Every ballpark seems smaller, every room brighter, every worry lighter when you're in the company of David Americo Ortiz, the friendly galoot of a designated hitter for the eternally grateful Boston Red Sox. In girth and mirth Ortiz evokes Babe Ruth, Santa Claus and your favorite stuffed animal from childhood. The only son of Enrique and Angela Rosa Ortiz—"I'm my mom's baby boy, you know?" he says proudly—grew up loved in Santo Domingo, D.R., and seems intent on loving the world back.
Runyon or Twain might have invented a character like Ortiz, if it were possible for even such expansive imaginations to conjure a 230-pound teddy bear who speaks like a California surfer with a thick Spanish accent; a Dominican who married a Wisconsin girl and has wintered part time in the state; a hip-hop, bling-covered fashion plate who underneath his cool threads wears black boxer shorts with “who's your daddy?” printed in all directions in Day-Glo colors; and—most amazing of all—one of the game's great sluggers, who, at 27, was released by the Minnesota Twins after no other major league club wanted him in a trade.
Ortiz, now 30, ranked fourth in the American League in home runs (18) and first in RBIs (56) at week's end, a pace that would leave him with 48 homers and 149 RBIs for the season and a three-year run in which he had no fewer than 41 homers and 139 RBIs. Only two players in history maintained such high production for three consecutive seasons: Ken Griffey Jr. (1996 through '98) and Ruth, who did so for six straight years (1926 through '31). A .300 hitter last season, Ortiz was batting .265, blaming the drop partly on the extreme defensive shifts employed against him.
In Ortiz there is a little bit of something for everyone to like, which helps explain why he received more All-Star votes from major league fans than any other player last year; why his Boston Red Sox teammates, in one of the more respectful acts in clubhouse culture, ceded him total control of the stereo; and why a terminally ill eight-year-old boy, given days to live, asked to visit Fenway Park to meet him in April. Ortiz's popularity, like his gap-toothed, omnipresent smile, crosses cultures and generations.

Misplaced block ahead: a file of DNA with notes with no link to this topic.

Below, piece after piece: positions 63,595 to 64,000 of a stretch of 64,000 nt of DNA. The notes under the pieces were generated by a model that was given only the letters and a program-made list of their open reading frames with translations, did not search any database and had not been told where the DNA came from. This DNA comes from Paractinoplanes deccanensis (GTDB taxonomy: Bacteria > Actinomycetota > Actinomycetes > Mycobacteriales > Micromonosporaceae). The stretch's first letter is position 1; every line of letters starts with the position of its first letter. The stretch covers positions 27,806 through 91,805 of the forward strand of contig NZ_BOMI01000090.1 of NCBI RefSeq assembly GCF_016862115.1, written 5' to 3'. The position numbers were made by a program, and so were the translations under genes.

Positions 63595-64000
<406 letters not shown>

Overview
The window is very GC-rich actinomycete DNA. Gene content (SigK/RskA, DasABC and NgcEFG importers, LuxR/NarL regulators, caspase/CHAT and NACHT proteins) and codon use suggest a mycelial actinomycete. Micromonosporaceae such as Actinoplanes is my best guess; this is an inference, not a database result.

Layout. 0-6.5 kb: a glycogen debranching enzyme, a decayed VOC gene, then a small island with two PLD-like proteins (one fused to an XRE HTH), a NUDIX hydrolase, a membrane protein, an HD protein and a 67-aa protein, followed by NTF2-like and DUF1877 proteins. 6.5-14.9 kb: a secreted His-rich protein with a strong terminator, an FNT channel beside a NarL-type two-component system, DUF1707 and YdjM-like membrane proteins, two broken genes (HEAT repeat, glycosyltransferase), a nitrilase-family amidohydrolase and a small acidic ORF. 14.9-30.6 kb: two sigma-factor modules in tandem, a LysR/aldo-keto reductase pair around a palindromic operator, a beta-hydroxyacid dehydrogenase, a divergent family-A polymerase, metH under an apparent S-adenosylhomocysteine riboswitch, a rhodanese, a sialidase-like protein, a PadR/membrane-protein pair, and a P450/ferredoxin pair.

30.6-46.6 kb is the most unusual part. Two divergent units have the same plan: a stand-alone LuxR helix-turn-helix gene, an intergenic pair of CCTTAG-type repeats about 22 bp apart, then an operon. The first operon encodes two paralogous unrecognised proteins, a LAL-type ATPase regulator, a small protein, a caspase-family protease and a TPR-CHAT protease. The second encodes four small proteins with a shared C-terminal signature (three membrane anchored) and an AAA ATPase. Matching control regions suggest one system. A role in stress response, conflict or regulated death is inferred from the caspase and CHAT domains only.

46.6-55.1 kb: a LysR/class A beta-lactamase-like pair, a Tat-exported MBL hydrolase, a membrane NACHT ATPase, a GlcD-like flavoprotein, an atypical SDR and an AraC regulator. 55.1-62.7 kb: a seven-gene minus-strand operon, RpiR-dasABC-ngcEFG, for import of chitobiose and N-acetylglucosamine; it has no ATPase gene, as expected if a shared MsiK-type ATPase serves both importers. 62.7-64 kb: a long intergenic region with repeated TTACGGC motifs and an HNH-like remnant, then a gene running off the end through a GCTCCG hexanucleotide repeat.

June 18, 2006
"He appeals to every demographic," Red Sox general manager Theo Epstein says. "People love watching athletes who you can tell enjoy what they're doing. And to have a guy who comes to work every day with a smile—that's especially huge in our clubhouse, where we had problems in the past."
Says Puerto Rican-born teammate Alex Cora, "People love to be around David. The unique thing about him is that he communicates just as easily with the American players as with the Latin players. Most of the Latin stars don't have that quality. He brings the team together."
Ortiz thrives on such interaction, preferring to spend as much time as possible around friends and family. Yes, he is outgoing by nature, but the company also keeps him from the dark thoughts that plague him sometimes when he is alone. Behind the smile there is pain. "I start thinking about life after death," Ortiz says. "I've got to quit thinking about it because it's very deep. Very deep. Sometimes you start thinking about it, and you don't feel like you want to b ealive, so I don't like to get all quiet.
"Everybody goes through some tough times in their life, no matter what you do. Man, I've had my tough times."
Eight minutes. Ortiz remembers it as exactly eight minutes. It is all the time needed for an elite runner to cover two miles, for an orchestra to play the second movement of Brahms's Symphony No. 1 or, as Ortiz found out, for your heart to break. On New Year's Day 2002, it was eight minutes from that awful phone call from his sister's boyfriend—Your mom has been in an accident—to the time Ortiz arrived at the roadside wreck near his home in Santo Domingo. A dump truck. His mom's car. And Angela Rosa ... gone.
"I was there eight minutes after it happened, and she was dead already," Ortiz says."That's why I don't worry about baseball. I don't feel like I put any pressure on myself when I'm playing baseball. Not after that."